The FDA says that while shared nonproprietary names are not appropriate for all biological products, there is a need to clearly identify biological products to improve pharmacovigilance, and to clearly differentiate among biological products that have not been determined to be interchangeable.
The agency is asking for comments on whether interchangeable biosimilars should share the same suffix as their reference products or have their own separate suffixes. FDA is also looking for feedback from stakeholders concerning the following scenario: Should the World Health Organization (WHO) adopt a biological qualifier proposal, how should drugs be considered in the determination of FDA-designated proper names. In addition to the draft guidance, the FDA suggested there might be a new rule to rename six biologic products to be in line with the naming scheme outlined in the draft guidance. This would include Sandoz's filgrastim-sndz, the first approved biosimilar in the U.S.
Health Resources and Services Administration (HRSA) Releases Draft Guidance on 340B Drug Program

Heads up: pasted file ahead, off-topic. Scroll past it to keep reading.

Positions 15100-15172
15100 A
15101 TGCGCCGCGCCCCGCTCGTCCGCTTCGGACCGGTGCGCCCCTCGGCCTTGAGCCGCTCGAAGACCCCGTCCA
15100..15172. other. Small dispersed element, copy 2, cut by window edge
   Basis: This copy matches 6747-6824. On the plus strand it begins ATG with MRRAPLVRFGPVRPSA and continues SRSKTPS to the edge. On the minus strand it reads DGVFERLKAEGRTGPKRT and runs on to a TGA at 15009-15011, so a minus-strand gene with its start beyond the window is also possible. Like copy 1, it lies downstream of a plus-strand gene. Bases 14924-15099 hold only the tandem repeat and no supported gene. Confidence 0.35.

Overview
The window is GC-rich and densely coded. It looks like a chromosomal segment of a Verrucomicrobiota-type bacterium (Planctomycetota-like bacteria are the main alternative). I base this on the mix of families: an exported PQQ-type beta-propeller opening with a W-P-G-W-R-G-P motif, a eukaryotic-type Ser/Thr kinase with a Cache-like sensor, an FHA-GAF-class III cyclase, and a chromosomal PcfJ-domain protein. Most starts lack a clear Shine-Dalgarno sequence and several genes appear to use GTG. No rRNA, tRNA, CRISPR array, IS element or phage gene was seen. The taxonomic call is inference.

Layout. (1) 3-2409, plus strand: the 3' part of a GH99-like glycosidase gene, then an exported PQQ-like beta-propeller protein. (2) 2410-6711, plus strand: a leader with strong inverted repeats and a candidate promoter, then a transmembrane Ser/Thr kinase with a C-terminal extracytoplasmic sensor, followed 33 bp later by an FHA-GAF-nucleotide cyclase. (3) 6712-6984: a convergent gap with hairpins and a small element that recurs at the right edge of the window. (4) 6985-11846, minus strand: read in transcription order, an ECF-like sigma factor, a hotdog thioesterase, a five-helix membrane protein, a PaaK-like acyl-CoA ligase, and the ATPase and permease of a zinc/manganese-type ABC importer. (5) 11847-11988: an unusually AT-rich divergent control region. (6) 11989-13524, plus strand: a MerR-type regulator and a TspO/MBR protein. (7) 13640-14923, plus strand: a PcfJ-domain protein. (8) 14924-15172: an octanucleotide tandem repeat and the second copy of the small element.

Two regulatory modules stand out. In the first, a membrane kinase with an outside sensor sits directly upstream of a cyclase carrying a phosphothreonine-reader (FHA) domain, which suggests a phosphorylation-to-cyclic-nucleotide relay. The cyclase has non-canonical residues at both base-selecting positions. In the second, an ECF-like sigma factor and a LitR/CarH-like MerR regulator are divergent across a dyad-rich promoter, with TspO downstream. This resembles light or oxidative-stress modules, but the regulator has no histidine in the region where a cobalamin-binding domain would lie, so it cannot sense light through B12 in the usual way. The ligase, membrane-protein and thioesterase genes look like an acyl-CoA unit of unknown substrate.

HRSA published proposed draft guidance on the 340B drug discount program in the Aug. 28 Federal Register. That program provides drugs to qualified entities at a discount. HRSA stated that the goal of the guidance is to strengthen program integrity while 340B providers could remain able to carry out the intent of the program. In the guidance, HRSA proposes a number of clarifications including the definition of a 340B patient, contract pharmacy arrangements, audit procedures and other provisions.
The proposed guidance follows a Government Accountability Office recommendation to provide a clear patient definition. Under the definition, the number of drugs that would qualify for 340B could decrease because the guidance says patients must be outpatients while receiving care. That means discharge prescriptions provided after an inpatient hospital stay may not be eligible for the 340B program. The guidance also states that the individual will not be considered a patient of the covered entity if the only health care delivered to the individual is the infusion of a drug or the dispensing of a drug. This would reduce inappropriate 340B drug use during referrals, but may hurt community health centers where much of the specialty care is provided on a referral basis. In addition, the guidance stated that the 340B program should not serve as a general pharmacy benefit for 340B providers.